To eliminate downflow creep, DSWA selected a reinforced polypropylene liner, which is stronger than high-density polyethylene and is less susceptible to the negative effects of expansion and contraction.

The $5 million closure project took approximately one year to complete, and Germain admits the verdict is still out on the cap's cost-effectiveness due to a redesign of the watershoots that occurred in the middle of the project.

"It's difficult to say if we saved money because this was the first time we've ever done a project like this, and we paid to have the watershoots built twice," she says. "But based on what we know now, we think it would be cheaper to do again."

However, Germain is eager to see how the cap withstands the East Coast's brutal winter. "Leachate rates have gone down, but we've had a dry summer," she says. "Now, we're looking forward to the torrential downpours and snows."

Good Landfills, Good Neighbors Thirty-five miles north of Dallas, the city of Denton, Texas, has created a self-sufficient integrated solid waste management program, which includes a 330-ton per day landfill that earned SWANA's Landfill Excellence Bronze Award.

Despite hydrogeological constraints and minimal waste volumes, Denton began planning for the future in the early '80s.

Today, it is preparing to move into its first Subtitle D cell in a 155-acre facility that eventually will provide its constituents with more than 35 years of airspace.

Charles Watkins, director of Denton's solid waste department, makes no bones about the city's success, attributing it to creative engineering and design, a deliberate public education program and a dedicated landfill staff.

"As part of the city's utility department, [Denton's solid waste department] wanted to become a leader in the landfill industry as well as in solid waste management in general," Watkins says.

Despite a high groundwater table, the new landfill incorporates a sophisticated groundwater protection program, which includes soil-bentonite slurry cut-off walls to direct the water around the landfill's northern and western perimeters.

A single-pass dewatering method resembling a french drain extends 25 feet below the landfill's liner to channel a rising water table to a sump where water is pumped out as it becomes necessary.

To aid future construction, the slurry walls were marked with magnetic devices at various intervals to apprise construction crews of the wall's location.

"We made several concessions during permitting to promote a neighbor-friendly facility," Watkins says.

Although the landfill has been in existence since 1985, a great deal of growth and development in the vicinity has changed the community's rural character, prompting city leaders to exceed the minimum zoning and regulatory requirements.

"We went into the permitting process just like any other property developer," Watkins says.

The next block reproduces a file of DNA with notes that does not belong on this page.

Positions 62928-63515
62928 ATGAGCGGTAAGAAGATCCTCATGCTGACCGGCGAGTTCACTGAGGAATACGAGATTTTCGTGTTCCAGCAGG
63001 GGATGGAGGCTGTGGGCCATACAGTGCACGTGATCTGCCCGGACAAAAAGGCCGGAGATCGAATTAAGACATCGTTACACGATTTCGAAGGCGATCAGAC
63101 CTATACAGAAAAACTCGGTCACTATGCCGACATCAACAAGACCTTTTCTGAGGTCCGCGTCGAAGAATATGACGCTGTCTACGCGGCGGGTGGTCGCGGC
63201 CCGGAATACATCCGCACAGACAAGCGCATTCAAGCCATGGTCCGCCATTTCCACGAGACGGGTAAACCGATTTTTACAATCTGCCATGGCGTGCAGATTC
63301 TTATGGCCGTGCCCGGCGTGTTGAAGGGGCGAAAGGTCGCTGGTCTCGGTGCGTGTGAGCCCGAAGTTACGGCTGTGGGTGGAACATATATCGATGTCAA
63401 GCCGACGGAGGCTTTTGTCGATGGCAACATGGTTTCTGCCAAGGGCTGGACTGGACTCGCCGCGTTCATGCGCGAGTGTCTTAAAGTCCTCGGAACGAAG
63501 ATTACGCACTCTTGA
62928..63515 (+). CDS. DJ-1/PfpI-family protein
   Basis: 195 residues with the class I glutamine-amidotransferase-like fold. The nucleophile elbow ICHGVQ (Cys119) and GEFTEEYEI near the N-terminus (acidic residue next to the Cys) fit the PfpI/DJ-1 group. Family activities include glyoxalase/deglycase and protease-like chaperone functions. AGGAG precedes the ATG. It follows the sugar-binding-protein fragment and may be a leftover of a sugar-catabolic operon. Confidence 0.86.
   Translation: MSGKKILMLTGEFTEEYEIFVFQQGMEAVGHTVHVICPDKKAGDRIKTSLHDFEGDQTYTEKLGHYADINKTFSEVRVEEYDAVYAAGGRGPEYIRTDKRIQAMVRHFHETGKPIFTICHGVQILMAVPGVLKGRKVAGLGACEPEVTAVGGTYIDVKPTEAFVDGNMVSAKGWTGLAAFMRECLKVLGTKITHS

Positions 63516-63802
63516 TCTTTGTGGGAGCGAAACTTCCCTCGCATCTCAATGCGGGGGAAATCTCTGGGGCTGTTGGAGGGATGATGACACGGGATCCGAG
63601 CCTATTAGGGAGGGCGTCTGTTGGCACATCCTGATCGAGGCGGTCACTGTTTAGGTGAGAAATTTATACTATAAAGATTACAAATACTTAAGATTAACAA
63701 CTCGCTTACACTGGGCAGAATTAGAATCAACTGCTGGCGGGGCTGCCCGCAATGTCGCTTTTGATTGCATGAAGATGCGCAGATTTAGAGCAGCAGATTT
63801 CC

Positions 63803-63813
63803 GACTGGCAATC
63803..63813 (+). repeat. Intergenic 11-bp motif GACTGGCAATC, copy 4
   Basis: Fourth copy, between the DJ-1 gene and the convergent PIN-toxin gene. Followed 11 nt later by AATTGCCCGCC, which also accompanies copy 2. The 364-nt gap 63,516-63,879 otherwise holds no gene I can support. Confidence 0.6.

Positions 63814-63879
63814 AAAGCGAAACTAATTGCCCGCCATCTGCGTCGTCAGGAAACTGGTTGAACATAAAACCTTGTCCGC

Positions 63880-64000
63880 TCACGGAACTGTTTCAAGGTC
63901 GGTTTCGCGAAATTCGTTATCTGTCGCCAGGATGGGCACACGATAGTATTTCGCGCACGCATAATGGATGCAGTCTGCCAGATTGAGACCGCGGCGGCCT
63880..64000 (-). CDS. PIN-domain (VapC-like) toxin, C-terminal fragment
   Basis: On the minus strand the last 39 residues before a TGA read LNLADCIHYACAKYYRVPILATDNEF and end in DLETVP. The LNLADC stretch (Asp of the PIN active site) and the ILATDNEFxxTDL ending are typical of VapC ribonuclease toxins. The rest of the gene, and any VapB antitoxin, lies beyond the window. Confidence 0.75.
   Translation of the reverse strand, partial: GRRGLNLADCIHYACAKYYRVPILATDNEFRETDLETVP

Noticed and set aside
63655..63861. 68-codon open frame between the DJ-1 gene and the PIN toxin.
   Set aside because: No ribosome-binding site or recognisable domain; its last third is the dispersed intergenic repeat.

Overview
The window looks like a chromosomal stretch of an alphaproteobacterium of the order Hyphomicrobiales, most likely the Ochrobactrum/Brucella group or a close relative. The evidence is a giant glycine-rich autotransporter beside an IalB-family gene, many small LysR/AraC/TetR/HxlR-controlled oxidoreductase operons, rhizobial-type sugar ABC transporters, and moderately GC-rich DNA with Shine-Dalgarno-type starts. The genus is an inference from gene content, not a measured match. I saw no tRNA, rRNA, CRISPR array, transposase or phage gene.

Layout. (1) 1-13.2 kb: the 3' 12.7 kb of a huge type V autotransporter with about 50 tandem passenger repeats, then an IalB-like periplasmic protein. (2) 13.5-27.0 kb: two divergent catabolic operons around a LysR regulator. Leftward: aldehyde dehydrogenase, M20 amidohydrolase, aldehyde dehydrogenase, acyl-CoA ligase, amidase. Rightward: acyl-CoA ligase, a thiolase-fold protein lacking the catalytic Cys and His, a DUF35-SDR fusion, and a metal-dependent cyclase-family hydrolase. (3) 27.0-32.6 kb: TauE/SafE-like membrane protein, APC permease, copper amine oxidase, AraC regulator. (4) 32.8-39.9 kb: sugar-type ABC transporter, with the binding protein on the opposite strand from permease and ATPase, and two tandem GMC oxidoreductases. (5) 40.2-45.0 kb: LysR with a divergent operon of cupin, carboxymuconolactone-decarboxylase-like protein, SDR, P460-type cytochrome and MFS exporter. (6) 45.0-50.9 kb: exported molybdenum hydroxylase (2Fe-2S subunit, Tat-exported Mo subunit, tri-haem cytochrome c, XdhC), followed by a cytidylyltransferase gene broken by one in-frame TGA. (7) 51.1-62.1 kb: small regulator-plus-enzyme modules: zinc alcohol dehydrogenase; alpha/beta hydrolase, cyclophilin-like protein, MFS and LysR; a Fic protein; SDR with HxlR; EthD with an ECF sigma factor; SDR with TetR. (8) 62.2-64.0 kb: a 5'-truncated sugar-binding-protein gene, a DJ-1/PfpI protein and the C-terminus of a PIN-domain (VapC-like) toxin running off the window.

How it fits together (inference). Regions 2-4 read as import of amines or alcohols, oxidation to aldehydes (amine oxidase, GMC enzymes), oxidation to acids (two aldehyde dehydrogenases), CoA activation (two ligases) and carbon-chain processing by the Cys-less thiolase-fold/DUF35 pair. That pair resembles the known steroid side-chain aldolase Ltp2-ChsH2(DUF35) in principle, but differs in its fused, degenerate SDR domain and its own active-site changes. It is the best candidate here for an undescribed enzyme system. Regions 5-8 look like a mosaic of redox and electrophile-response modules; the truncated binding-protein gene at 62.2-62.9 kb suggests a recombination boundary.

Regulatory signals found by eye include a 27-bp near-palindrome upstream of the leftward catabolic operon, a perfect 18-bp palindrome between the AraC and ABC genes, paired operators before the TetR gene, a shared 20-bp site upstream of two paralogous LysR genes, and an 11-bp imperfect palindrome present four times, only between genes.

"There were two ways to approach it: We could do just enough to meet the minimum zoning requirements or we could be a good neighbor and apply for a specific-use permit," he explains.

The city opted for the latter approach and now, an extensive landscaping and tree screening program shields the landfill from its growing number of neighbors.

During the permitting process, the city also agreed to other concessions, such as traffic routing, litter collection on roads leading to the landfill and a facility height restriction.

"We lowered the facility's final elevation by 15 feet and sacrificed several million cubic yards of airspace, but it was worth it to gain the public's good will," Watkins says.

To safeguard the facility's economic future, the city chose to become the exclusive owner of the community's collection program. "In the early 1990s, we were an open city, and our service was marginal," Watkins says.

"We looked at selling our commercial system," he continues. "Even though we received an attractive offer from a major hauler, the bidding generated so much public interest and support for a city-owned system that our city council decided not to sell and instead chose to remain the exclusive provider of solid waste services."

With the city gaining complete control of the community's commercial and residential collection, the landfill is assured of waste volumes and its enterprise fund remains healthy.

"The city of Denton recognized the need to take responsibility for its own waste," Watkins says. "So why not have a facility we can be proud of? That desire has been instilled in our landfill manager and his staff. They're committed, educated and proud of their operations."

What's New Under the Hood & on the Road

Truck Editor Bob Deierlein highlights the most recent product developments in tires and components since 1998's Mid-America and International Truck shows.

Bandag, Muscatine, Iowa, has introduced the Ultra All-Position, a rib tread pattern with a low void ratio.

The tread is designed to minimize irregular wear and resists stone penetration and casing damage, according to the company.

With an 181/432" tread depth and 5 rib design, the Ultra All-Position provides passageways for water evacuation.

The company also has introduced the Ultra Drive, a drive position tread featuring a 261/432" tread depth.

Caterpillar Engine Co., Mossville, Ill., is scheduled to release the 14.6-liter, 500 hp 3406E in 1999. This engine rating has 1,650 pounds per foot (lbs/ft) of torque to deliver high horsepower to fleets with potentially lower driveline costs. It is available in ratings ranging from 355 hp to 550 hp. Multi-torque ratings also are available.